Some notes on the Marendaz Special
The 2-litre Marendaz Special possesses some appeal as coming between the vintage and modern eras, as it were. The following notes on this make are contributed by J. V. Bowles, of the 750 Club.—Ed.
Whilst on holiday at Hastings in 1933 was then running a new Hillman “Aero Minx”—I parked by the side of a very smart black-and-chromium Marendaz Special. I was greatly attracted by its appearance, and after having a chat with the owner and a good look found the car, I decided to pay a visit to the Marendaz works at Maidenhead. There were three cars available for demonstration runs—a “17/100” Supercharged tourer, a “17/80” unblown tourer and a “13/70” tourer. I was particularly interested in a “13/70” as I wanted a solidly built 4-seater, fairly fast, with, above all, long wearing qualities and accessibility.
During a demonstration which took place with four on board the car clocked 70 m.p.h. on the level and 76 on a falling gradient. The brakes were applied hard at 60 m.p.h. with hands off the steering wheel, and 60 m.p.h. was obtained in third gear. Minimum speed on top gear (4 to 1) was 6 m.p.h. without snatch. I was very pleased with the car and bought one soon afterwards. This car has, to date, covered 142,000 miles, the only replacements being (besides batteries, tyres, plugs mid contact-points) a new spider in the differential and a set of distributor gears. Starting is always instantaneous, even in the coldest weather, although the car is kept in the open.
The engine is a greatly modified American 6-cylinder side-valve, manufactured by the Continental Engine Co. These engines, in standard form, were fitted to the Erskine car. The following modifications were carried out by Marendaz Cars Ltd.: The blocks were linered and fitted with special pistons and con.-rods. (The crank in my own car is machined all over, as also are the rods.) A special head was fitted, also a three-branch external exhaust manifold incorporating a hot spot for a horizontal downdraught S.U. carburetter. The clutch was removed and a flat steel plate bolted in its place, serving to seal the rear of the crankcase and forming the rear engine bearer. An exposed flywheel and Borg & Beck clutch were fitted, the clutch shaft being in two pieces to enable either gearbox or clutch to be removed independently. This shaft is spigoted in the flywheel by a self-aligning ball-race, and this, and also the clutch centre-plate spline, are provided with a means of lubrication. The rear end of this shaft is supported by a very large, self-aligning race, carried in a housing which forms the front cover of a very large two-piece socket, the bottom half of which is built in one with a tubular cross member. This socket supports the gearbox, the front of which is cast in the shape of a hollow ball.
The gearbox, which is bolted on to the torque tube, rests in this socket, and inside the hollow hall, which forms the front end of the gearbox, is a Hardy Spicer universal joint. The main shaft of the gearbox is secured to the pinion shaft by a flanged coupling with four bolts. Provision is made to obtain access to these flange bolts through the torque tube, and the gearbox can thus he removed in 15 minutes, The complete clutch can also be dismantled in approximately the same time. The rear axle is of the fully floating type and is of very massive dimensions. Rear springing is cantilever. the rear ends of the springs running between bronze rollers under the axle casing. The whole of the drive is, therefore, taken by the large ball and socket previously mentioned, on the cross member amidships. Brakes are Lockheed, operating on very wide 14-in. drums, and combined with the foot pedal is a form of servo arrangement whereby the pressure exerted by the foot is increased by employing gears to step down the movement. Very powerful braking is obtained without using heavy pressure. Incidentally, the clutch pedal is also fitted with this device.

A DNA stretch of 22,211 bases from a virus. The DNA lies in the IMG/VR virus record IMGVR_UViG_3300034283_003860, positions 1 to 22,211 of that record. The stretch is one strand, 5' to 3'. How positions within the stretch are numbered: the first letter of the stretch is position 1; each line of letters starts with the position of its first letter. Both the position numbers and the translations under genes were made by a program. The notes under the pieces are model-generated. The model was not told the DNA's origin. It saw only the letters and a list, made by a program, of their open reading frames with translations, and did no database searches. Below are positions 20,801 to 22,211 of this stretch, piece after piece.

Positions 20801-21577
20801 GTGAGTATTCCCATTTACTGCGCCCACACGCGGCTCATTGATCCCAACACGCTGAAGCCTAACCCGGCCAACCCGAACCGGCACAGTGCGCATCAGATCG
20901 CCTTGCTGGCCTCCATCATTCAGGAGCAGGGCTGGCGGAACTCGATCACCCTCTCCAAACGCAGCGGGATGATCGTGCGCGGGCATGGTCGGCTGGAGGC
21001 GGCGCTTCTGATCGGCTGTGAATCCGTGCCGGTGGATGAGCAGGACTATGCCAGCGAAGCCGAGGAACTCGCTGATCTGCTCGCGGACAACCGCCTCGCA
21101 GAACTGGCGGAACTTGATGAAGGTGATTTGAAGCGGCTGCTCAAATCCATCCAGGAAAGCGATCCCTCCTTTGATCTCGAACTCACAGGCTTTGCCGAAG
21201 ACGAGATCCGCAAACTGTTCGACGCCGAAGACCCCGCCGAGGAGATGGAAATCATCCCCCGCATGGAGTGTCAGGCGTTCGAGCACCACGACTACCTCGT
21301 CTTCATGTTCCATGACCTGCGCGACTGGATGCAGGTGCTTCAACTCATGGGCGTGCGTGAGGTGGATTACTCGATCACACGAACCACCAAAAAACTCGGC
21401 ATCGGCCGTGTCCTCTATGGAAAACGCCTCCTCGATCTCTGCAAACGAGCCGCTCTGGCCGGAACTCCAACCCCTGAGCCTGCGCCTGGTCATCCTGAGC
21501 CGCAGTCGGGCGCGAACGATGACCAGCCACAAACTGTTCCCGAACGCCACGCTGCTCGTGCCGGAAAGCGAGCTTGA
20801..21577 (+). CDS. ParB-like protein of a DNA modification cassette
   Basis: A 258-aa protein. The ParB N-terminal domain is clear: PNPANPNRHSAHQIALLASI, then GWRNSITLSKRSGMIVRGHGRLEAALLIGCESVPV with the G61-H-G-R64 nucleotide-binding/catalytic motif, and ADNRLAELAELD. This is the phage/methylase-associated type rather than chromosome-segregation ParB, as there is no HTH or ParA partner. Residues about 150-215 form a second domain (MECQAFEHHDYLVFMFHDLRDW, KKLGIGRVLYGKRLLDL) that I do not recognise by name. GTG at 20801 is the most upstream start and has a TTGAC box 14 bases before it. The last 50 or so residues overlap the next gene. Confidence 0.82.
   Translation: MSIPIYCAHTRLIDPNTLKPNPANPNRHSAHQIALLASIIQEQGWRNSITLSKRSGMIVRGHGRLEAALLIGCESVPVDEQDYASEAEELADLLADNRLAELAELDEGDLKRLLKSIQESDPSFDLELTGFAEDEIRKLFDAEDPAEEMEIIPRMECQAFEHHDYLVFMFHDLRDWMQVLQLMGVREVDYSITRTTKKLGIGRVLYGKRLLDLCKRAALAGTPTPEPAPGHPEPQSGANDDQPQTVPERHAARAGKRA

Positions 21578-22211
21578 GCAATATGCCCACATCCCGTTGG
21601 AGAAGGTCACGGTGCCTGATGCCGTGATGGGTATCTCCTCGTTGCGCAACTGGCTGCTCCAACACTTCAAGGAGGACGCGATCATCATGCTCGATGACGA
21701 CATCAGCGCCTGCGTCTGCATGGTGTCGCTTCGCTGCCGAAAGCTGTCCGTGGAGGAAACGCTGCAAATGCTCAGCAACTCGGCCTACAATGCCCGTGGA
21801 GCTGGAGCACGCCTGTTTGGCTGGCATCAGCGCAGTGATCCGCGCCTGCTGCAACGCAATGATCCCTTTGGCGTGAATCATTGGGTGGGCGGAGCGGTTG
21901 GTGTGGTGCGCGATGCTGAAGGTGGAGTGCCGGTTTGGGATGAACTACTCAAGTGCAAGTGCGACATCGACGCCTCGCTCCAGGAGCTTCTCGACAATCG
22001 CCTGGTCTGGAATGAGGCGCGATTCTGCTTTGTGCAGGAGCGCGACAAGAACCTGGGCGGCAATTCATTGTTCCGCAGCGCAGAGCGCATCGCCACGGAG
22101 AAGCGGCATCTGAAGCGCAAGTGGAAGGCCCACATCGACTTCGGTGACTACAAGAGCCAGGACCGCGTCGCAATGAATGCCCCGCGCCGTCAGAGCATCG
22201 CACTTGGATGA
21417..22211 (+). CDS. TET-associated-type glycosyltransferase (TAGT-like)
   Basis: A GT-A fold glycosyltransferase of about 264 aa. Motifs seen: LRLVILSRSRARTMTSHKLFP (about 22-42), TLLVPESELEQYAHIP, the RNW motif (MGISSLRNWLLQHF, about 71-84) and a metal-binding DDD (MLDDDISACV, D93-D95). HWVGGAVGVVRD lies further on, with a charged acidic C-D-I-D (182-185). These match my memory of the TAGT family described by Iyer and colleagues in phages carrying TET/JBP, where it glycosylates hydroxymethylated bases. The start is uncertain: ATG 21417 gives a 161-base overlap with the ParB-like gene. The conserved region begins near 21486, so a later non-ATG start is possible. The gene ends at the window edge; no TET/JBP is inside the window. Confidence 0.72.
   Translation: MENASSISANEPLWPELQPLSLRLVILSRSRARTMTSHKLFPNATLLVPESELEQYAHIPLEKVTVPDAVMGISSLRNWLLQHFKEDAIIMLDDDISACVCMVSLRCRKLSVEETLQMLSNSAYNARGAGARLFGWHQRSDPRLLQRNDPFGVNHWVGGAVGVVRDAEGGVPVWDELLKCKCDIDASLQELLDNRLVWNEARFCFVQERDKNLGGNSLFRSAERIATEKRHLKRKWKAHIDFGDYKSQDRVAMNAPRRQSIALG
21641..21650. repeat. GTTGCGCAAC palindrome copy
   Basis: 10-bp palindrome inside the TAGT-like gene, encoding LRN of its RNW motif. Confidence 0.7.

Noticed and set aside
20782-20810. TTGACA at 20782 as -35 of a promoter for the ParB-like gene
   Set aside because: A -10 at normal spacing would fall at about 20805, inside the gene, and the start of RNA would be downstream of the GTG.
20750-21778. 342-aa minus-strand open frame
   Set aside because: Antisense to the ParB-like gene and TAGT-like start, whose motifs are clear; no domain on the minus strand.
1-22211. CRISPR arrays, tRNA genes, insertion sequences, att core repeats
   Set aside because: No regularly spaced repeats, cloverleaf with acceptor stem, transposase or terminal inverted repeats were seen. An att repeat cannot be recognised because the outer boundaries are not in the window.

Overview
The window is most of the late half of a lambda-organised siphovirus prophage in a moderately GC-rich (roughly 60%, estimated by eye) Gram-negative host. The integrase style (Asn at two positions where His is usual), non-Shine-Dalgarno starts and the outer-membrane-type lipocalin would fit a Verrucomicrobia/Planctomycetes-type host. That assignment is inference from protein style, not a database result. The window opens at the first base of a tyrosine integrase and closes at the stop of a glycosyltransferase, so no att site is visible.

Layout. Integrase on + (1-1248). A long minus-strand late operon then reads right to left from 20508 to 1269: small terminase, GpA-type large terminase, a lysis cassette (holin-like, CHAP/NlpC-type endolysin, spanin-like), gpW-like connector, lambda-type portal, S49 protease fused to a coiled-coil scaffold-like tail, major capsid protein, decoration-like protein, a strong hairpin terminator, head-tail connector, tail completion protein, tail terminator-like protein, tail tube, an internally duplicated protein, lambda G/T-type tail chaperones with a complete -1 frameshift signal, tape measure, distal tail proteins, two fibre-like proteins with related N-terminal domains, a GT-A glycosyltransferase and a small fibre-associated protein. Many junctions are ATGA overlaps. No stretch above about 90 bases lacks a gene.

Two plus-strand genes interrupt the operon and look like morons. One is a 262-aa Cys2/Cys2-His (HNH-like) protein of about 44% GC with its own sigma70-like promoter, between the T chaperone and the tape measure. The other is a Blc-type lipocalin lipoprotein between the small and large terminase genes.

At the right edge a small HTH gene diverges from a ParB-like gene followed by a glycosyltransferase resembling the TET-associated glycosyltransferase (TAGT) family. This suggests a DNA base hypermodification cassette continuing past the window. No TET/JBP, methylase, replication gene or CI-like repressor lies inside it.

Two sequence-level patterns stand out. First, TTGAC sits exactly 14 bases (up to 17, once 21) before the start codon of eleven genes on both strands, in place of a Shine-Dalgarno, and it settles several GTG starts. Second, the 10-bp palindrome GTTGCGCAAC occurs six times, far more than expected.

Quite recently I purchased from a breaker’s yard a complete 2-litre Marendaz identical to my own with the exception of the gearbox. This box, I understand, is of Marendaz manufacture, and the main shaft is in one length down to the pinion.. My own car has a beautiful gearbox, a Moss, I believe, with ball bearings throughout and straight-cut teeth. It is operated by a remote control working in an open gate. Some gearboxes fitted to the later 2-litre cars had plain bearings throughout.
In 1935 a new 2-litre model was introduced, with a 3-carburetter Coventry Climax engine. This model broke the Class E Lap Record in the T.T. over the Ards Circuit: in 1935, driven by the late T. W. McCalla, and won a handicap race at Brooklands in the same year, driven by Miss D. Summers, at an average speed of 89.3 m.p.h. The white Marendaz Special. owned and driven by Mrs. A. E. Moss, was another well-known and successful Marendaz Special.
Beautiful bodies were fitted to these cars, the hoods disappearing into a well, which, in turn, was covered by a leather flap fitted with a zip-fastener. Later cars had a hinged decking in place of the leather flap and zip-fastener. Lighting and starting was by Lucas special series equipment. If any owner is troubled by excessive backlash in the transmission it can usually be traced to the spider in the differential being badly worn. The spider, and wheels, of a Ford “14.9” or “T” will, strangely enough, fit, and are very cheap and easy to obtain. Cylinder-head gaskets and manifold gaskets for the side-valve model are the same as used by the 18-h.p. Erskine and can still be obtained from Studebaker Ltd., Hawley Crescent, Camden Town, London, N.W.
[Although our headnote states that the Marendaz Special came after the vintage era, this is, of course, not true of the “11/55” Anzani-engined model. But we believe all these cars are defunct, save, perhaps, for one in use overseas. Ed.]